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Why TPI Composites Stock Plummeted Today

By Neha Chamaria – Updated Nov 9, 2021 at 3:45PM

Key Points

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The wind turbine blade manufacturer trimmed its 2021 outlook yet again, and foresees a challenging 2022.

What happened

The passage of President Joe Biden's $1.2 trillion infrastructure bill, which includes billions of dollars for clean energy projects, should have ideally sent shares of the world's largest independent manufacturer of composite wind blades higher.

Instead, TPI Composites (TPIC -0.68%) stock tumbled Tuesday morning, and was down by 16.7% as of 3:40 p.m. EST after dismal quarterly numbers and a week outlook from management attracted multiple stock downgrades.

So what

Here's how the wind energy company fared in the third quarter:

  • Wind blade sets produced: 830 versus 1,037 in Q3 2020.
  • Net sales: $479.6 million, up 1.2% year over year.
  • Net loss: $30.7 million versus net income of $42.4 million in Q3 2020.

As bad as those numbers are, some of the things TPI Composites' executives said are even more worrisome.

A wind farm.

Image source: Getty Images.

To start, TPI Composites revealed it was non-compliant with some financial covenants as specified by its lenders, which means those lenders have the right to request immediate repayment of the loans. As it is, TPI Composites generated negative cash flow, and held cash and cash equivalents worth only around $119 million against net debt of $143.8 million as of the end of the third quarter.

Although TPI Composites has raised funds to meet its financial covenants, it must generate enough cash flow to maintain liquidity in the future. That looks tough given that the company expects lower demand for wind blades from its customers in not just 2021 but in 2022 as well, citing high raw material costs, supply constraints, and uncertainty regarding global renewable energy policies.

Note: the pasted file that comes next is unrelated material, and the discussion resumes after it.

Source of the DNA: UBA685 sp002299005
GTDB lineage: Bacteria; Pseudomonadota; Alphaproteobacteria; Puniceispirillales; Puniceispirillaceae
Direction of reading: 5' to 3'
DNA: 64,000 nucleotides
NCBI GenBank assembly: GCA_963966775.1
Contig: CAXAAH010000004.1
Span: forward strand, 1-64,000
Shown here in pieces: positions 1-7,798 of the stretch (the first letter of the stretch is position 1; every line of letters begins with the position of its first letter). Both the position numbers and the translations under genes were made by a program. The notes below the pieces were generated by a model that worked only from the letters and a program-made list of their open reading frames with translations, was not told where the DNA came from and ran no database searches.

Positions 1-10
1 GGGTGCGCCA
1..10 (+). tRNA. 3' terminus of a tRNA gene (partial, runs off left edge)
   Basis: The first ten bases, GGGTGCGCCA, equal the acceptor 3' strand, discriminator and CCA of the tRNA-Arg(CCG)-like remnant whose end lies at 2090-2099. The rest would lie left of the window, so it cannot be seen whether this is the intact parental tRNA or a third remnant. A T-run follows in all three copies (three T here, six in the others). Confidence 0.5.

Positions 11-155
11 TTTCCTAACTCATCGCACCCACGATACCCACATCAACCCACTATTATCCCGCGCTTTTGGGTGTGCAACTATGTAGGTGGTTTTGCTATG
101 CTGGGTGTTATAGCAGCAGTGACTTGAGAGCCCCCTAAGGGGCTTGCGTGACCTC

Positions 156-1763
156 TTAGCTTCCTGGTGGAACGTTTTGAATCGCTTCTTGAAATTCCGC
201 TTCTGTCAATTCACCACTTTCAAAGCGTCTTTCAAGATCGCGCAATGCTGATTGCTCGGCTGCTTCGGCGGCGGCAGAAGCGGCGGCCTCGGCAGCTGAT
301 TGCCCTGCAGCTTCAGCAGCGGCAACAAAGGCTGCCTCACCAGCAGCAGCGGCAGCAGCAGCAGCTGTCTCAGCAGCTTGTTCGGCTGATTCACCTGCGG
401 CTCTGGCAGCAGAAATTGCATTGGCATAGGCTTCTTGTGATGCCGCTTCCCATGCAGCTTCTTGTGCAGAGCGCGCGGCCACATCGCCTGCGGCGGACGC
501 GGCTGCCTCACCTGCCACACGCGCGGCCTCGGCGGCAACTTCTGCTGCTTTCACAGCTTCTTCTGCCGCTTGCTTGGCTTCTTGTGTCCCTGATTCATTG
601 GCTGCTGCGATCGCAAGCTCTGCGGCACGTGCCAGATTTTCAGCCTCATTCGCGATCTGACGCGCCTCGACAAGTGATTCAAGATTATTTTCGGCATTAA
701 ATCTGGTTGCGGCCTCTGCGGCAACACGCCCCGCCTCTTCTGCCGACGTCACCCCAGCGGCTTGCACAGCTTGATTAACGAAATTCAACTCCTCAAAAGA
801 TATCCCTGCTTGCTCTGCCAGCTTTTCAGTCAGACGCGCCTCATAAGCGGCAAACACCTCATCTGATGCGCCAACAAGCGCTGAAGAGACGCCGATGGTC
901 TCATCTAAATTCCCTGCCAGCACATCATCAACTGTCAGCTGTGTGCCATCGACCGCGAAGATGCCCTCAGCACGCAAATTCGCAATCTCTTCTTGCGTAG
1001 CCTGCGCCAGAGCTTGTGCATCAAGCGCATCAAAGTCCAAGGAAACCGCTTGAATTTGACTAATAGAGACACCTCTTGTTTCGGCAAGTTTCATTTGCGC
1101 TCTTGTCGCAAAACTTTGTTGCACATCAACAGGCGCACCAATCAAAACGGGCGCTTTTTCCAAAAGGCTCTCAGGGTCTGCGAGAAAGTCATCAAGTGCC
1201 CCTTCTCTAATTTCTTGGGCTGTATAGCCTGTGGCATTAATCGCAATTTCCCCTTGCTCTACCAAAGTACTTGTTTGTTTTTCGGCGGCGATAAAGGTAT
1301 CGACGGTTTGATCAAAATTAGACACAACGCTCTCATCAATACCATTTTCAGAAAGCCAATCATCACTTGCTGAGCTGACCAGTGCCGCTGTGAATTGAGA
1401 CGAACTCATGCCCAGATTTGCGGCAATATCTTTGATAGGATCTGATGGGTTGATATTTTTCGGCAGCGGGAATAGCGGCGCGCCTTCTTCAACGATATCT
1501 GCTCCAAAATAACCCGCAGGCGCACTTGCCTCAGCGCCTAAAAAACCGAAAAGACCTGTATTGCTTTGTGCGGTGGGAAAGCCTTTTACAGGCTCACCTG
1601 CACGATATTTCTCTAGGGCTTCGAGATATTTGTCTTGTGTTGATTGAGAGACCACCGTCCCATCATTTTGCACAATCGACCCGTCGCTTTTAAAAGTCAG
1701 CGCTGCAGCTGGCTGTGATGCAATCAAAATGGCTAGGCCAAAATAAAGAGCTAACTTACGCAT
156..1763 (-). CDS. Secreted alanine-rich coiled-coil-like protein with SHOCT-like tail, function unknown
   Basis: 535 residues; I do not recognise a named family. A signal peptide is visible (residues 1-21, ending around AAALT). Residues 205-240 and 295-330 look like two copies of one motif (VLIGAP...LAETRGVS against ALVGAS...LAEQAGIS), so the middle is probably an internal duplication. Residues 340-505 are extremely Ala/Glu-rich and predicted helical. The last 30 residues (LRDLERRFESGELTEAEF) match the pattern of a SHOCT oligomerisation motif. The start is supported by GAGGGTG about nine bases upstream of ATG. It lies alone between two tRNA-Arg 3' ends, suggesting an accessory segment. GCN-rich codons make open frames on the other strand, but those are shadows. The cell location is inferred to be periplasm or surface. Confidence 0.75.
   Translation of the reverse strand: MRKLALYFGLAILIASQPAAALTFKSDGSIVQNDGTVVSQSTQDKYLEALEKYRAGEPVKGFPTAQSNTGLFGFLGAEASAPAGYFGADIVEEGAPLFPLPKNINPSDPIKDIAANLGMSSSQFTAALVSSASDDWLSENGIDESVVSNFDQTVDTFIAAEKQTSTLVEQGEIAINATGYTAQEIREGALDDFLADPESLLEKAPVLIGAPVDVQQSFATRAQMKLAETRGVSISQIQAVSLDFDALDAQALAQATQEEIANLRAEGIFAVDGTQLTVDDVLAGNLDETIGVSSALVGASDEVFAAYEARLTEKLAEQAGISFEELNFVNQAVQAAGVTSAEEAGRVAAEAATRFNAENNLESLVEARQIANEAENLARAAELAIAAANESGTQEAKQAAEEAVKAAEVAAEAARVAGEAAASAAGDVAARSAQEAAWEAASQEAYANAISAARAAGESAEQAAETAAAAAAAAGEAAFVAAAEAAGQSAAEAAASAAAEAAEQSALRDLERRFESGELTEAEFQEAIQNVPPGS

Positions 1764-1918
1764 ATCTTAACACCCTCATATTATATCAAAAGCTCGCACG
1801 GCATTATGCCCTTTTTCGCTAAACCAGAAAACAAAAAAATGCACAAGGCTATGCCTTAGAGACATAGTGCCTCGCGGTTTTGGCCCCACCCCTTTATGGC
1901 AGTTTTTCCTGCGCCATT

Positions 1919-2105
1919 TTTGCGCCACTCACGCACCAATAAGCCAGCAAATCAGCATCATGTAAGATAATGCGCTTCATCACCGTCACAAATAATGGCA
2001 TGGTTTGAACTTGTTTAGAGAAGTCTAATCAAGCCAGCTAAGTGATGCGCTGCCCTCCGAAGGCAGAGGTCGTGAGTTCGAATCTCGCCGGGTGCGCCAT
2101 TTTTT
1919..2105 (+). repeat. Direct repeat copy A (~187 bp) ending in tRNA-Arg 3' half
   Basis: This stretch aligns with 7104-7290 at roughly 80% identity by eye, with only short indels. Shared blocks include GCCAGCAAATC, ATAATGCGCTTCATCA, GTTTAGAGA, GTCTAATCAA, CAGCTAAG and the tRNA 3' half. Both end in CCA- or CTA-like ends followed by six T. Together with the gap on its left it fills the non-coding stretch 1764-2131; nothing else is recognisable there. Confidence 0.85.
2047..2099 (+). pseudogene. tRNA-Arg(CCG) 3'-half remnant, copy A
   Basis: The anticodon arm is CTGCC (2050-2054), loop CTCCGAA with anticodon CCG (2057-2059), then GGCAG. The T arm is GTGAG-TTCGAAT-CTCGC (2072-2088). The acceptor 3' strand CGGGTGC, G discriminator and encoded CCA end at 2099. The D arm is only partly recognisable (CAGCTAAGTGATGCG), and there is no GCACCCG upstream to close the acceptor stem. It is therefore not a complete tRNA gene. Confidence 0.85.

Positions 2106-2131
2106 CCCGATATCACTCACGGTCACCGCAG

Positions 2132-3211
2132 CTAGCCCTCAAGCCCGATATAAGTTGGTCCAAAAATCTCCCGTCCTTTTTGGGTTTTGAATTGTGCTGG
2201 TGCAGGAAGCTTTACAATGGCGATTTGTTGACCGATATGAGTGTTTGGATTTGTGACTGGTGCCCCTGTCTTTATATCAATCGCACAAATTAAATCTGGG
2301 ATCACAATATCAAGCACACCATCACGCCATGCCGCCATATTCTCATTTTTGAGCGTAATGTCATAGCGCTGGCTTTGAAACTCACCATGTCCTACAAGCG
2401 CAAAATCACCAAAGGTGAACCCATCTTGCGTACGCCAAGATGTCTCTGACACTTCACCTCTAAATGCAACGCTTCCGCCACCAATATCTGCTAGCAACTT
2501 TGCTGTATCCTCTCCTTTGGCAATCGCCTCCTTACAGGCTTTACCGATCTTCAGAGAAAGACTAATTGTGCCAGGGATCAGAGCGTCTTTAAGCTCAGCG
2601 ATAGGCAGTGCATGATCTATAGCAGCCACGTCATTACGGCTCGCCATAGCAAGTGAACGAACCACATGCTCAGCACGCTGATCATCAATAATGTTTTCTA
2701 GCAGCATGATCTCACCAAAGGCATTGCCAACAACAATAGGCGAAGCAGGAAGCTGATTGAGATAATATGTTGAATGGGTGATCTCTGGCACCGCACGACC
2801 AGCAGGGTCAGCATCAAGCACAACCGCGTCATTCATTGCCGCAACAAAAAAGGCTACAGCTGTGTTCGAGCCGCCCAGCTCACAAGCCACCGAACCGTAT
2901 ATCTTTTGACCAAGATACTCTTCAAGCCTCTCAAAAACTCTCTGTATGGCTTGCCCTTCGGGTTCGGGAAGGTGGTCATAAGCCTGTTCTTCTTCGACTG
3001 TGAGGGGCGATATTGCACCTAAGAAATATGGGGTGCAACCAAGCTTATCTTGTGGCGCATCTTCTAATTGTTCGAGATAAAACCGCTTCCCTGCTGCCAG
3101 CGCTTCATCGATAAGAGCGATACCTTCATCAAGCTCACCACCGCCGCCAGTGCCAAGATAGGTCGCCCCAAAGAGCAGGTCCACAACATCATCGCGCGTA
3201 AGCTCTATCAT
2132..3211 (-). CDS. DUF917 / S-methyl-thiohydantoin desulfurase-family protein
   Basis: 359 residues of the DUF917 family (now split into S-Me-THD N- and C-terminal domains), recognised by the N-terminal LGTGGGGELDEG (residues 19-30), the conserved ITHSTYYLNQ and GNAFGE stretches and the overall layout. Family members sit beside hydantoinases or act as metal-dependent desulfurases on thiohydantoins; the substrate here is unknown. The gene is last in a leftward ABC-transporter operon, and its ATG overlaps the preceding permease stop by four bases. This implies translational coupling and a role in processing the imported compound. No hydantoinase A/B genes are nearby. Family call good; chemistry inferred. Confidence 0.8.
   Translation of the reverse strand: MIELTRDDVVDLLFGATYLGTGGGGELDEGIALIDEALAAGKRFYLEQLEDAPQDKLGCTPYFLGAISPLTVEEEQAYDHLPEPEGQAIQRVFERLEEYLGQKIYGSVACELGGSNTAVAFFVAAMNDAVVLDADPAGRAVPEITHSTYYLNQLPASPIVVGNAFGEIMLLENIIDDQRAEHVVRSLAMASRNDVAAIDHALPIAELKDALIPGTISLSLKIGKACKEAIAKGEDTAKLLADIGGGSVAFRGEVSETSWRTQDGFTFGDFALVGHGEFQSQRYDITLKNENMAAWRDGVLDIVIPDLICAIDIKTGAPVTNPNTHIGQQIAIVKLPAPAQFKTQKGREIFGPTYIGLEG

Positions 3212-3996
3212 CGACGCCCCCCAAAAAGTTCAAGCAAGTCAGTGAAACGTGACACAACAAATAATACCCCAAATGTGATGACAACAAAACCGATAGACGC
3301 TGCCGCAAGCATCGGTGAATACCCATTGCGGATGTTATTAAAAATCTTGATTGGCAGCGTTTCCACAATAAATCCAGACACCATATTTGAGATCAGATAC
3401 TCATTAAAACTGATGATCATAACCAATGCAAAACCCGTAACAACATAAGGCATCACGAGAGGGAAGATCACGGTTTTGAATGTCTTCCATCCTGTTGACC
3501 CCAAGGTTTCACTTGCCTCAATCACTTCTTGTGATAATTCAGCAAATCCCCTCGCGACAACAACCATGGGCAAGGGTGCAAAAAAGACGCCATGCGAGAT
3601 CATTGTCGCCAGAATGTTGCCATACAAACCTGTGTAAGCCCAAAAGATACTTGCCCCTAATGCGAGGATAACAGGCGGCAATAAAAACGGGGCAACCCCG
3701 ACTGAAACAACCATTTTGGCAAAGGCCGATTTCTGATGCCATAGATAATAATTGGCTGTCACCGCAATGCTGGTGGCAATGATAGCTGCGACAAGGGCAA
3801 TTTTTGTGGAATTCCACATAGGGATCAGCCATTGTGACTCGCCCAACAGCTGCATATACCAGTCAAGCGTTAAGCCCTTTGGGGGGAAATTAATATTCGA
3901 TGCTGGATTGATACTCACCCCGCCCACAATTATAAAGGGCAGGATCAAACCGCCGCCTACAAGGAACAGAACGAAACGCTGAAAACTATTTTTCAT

These headwinds are reflected in TPI Composites' outlook for 2021: It expects to generate net sales of only $1.72 billion to $1.74 billion this year, considerably lower than management's earliest projection for sales in the $1.75 billion to $1.85 billion range.

For that matter, TPI Composites' latest sales projection translates into a muted growth of 3.5% over 2020. The company expects to have utilized only 76% of its total wind blade production capacity in 2021.

Given that muted outlook, analysts at Roth Capital and Craig-Hallum downgraded their price targets on the stock Tuesday. While Roth Capital now has a target of $29 a share on TPI Composites, Craig-Hallum slashed its price target to $27 a share from $41 a share.

TPIC Chart

TPIC data by YCharts

In the wake of Tuesday's drop, TPI Composites shares have now lost nearly half their value this year.  

Now what

This was the second time TPI Composites trimmed its 2021 outlook, reflecting the challenges it faces. During the Q3 earnings conference call, management also revealed it will suspend operations at its Iowa facility at the end of 2021. For now, it has no plans to restart manufacturing there in 2022.

Although TPI Composites sees the wind energy market strengthening in the future as federal spending on clean energy projects rolls out under the Biden administration, and as nations across the world strive to decarbonize, investors dumped the stock in the absence of any visibility into the company's earnings growth in the near term.

Neha Chamaria has no position in any of the stocks mentioned. The Motley Fool owns shares of and recommends TPI Composites. The Motley Fool has a disclosure policy.

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